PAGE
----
At a conference held yesterday, March 16, at the Colburn School, a renowned private school for music and dance education from beginning lessons to conservatory level training, Frank Gehry unveiled his design for a new addition to the institution’s campus in the Bunker Hill district of Downtown Los Angeles that was first announced in 2018.
The 100,000-square-foot addition, named the Colburn Center, will occupy a site diagonal from the current campus, at a former parking lot across from The Grand, a mixed-use project of Gehry’s on its way to completion, which itself is across from his iconic Walt Disney Concert Hall. When the addition is completed, the three Gehry-designed buildings will form an east-west axis countering that of Grand Avenue, which includes Arata Isozaki’s Museum of Contemporary Art (MOCA) and Diller Scofidio + Renfro’s Broad Museum.
“It is everyone’s dream to design a cultural center,” said Gehry yesterday. “New York has one, so we should have one too.”
The Colburn Center will include much-need dance facilities, equipment storage, creative spaces, a roof garden, and a 1,000-seat concert hall that will surely be treated as the crown jewel of the campus. The stage of Terri and Jerry Kohl Hall, identical in size and shape to that of his Disney Concert Hall, will be able to accommodate up to 104 musicians within a number of mechanically operated configurations. Surrounded by steeply-raked seats on all sides and an orchestra pit with a capacity of up to 70 additional musicians, a sense of intimacy will complement that of whimsy thanks to a performance catwalk and an acoustic ceiling adorned with a cloud-like design, apparently inspired by a painting from the surrealist artist René Magritte. In addition, the floor-to-ceiling glass wall along the eastern edge of the dance studios “will make dance visible every day as people walk by this building that dances,” said Silas Farley, dean of Colburn School’s Trudl Zipper Dance Institute.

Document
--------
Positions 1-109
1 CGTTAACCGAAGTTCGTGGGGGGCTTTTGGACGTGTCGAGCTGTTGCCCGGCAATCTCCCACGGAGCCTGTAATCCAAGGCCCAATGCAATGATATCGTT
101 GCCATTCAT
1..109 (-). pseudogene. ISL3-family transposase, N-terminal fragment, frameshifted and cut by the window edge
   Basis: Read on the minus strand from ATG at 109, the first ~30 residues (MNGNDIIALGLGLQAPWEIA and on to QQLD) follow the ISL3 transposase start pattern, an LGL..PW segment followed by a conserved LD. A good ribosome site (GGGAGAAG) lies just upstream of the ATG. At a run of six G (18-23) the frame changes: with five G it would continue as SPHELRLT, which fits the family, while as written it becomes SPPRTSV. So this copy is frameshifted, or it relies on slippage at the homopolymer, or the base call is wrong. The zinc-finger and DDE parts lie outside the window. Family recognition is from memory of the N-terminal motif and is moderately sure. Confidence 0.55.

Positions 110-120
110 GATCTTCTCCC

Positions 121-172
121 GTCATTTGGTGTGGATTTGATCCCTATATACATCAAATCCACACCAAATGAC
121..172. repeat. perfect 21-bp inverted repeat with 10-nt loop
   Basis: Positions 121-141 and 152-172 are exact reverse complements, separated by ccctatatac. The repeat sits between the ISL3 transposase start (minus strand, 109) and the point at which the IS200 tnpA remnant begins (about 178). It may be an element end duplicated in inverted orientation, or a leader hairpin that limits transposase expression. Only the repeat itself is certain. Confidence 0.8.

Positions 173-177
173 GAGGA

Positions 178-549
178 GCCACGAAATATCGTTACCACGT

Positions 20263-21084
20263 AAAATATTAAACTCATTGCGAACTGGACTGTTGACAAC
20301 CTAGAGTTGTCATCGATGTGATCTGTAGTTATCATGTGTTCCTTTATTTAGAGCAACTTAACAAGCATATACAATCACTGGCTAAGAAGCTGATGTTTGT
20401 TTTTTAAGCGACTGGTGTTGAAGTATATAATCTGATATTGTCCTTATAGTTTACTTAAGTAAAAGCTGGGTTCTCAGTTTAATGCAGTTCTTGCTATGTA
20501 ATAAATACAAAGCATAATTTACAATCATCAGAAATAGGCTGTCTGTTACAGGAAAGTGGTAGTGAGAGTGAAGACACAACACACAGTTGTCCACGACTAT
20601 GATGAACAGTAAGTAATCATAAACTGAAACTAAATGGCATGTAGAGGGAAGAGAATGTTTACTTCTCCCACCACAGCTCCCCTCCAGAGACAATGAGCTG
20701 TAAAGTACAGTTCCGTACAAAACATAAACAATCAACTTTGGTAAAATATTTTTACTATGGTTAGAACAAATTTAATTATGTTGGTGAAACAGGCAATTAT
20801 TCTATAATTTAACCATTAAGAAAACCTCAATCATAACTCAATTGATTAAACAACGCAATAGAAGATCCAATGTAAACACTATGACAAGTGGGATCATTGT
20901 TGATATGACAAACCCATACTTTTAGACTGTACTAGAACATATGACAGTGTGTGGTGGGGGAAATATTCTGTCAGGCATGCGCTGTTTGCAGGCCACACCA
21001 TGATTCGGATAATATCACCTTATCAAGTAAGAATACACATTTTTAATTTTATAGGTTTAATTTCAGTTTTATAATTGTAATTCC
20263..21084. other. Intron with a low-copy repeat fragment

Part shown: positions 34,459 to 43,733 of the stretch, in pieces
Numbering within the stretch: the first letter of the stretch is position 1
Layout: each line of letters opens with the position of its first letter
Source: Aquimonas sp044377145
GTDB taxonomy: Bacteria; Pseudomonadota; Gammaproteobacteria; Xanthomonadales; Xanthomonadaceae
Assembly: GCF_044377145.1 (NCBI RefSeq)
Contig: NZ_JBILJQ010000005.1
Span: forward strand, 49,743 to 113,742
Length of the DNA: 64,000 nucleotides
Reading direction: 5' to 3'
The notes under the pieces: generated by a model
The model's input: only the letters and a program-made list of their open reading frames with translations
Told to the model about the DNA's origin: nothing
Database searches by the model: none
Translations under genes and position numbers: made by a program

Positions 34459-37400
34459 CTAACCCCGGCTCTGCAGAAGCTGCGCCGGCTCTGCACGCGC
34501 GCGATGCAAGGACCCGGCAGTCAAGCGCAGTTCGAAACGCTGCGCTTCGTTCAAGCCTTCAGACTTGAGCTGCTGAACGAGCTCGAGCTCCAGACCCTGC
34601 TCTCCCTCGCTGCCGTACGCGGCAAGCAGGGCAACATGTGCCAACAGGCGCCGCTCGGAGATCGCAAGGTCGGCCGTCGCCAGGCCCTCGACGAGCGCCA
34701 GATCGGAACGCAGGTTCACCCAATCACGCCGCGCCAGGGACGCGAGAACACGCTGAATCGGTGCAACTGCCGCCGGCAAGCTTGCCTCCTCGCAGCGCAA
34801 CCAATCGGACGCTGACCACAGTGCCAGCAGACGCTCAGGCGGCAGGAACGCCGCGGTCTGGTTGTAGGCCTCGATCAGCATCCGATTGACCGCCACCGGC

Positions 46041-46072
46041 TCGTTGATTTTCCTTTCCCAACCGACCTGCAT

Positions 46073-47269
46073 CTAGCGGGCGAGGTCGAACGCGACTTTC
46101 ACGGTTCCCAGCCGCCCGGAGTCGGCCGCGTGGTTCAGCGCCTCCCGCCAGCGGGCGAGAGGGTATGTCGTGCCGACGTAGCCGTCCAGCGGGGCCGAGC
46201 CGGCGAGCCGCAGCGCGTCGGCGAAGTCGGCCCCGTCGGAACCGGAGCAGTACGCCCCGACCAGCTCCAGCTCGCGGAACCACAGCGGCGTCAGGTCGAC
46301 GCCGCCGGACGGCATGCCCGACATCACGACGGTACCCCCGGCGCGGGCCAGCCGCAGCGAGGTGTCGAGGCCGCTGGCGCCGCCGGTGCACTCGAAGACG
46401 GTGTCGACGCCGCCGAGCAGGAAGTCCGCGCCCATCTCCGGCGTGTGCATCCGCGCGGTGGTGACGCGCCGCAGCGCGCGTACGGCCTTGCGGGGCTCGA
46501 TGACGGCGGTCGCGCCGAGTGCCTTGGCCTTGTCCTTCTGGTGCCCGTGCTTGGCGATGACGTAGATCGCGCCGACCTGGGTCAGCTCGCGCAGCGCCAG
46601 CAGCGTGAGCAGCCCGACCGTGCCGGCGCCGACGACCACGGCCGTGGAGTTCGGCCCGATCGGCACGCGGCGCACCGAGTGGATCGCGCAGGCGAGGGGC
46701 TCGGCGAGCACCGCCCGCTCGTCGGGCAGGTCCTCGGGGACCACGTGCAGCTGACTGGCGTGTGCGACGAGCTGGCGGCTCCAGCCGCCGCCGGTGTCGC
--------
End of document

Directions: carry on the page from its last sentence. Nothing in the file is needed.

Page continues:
Much like the recently-completed YOLA Center in nearby Inglewood, few traces of Gehry’s signature design moves are visible on the center’s glassy exterior save for a flash of pink titanium panels cladding the upper structure that recalls his color palette of choice during the 1980s.
When asked further about the adornment, however, the architect downplayed its importance in the final design. “If it turned out to be an unnecessary expense,” Gehry explained, “I wouldn’t be opposed to replacing it with a cheaper alternative when the time comes.” A similar deference to budget guided the majority of the design choices of the center, of which $270 million of the estimated $350 million budget has already been raised.
Beyond the immediate needs of the Colburn School, the addition will also resolve the steep topography of the site, which is currently the last undeveloped parcel of Bunker Hill. While the short walk from the nearest subway station and the main attractions of Grand Avenue has long been a short yet arduous uphill climb, the public amenities surrounding the Colburn Center will provide a more direct and verdant route of access. An outdoor elevator and serpentine staircase, for instance, will together connect a new garden on the southern corner of the site with a public plaza above the Second Street Tunnel that Gehry hopes will double as an open-air performance venue free-of-charge to passersby.
The Colburn School purchased the land for the Colburn Center in June 2016 and is expected to break ground on the landmark project in 2023 with an estimated completion date in 2025.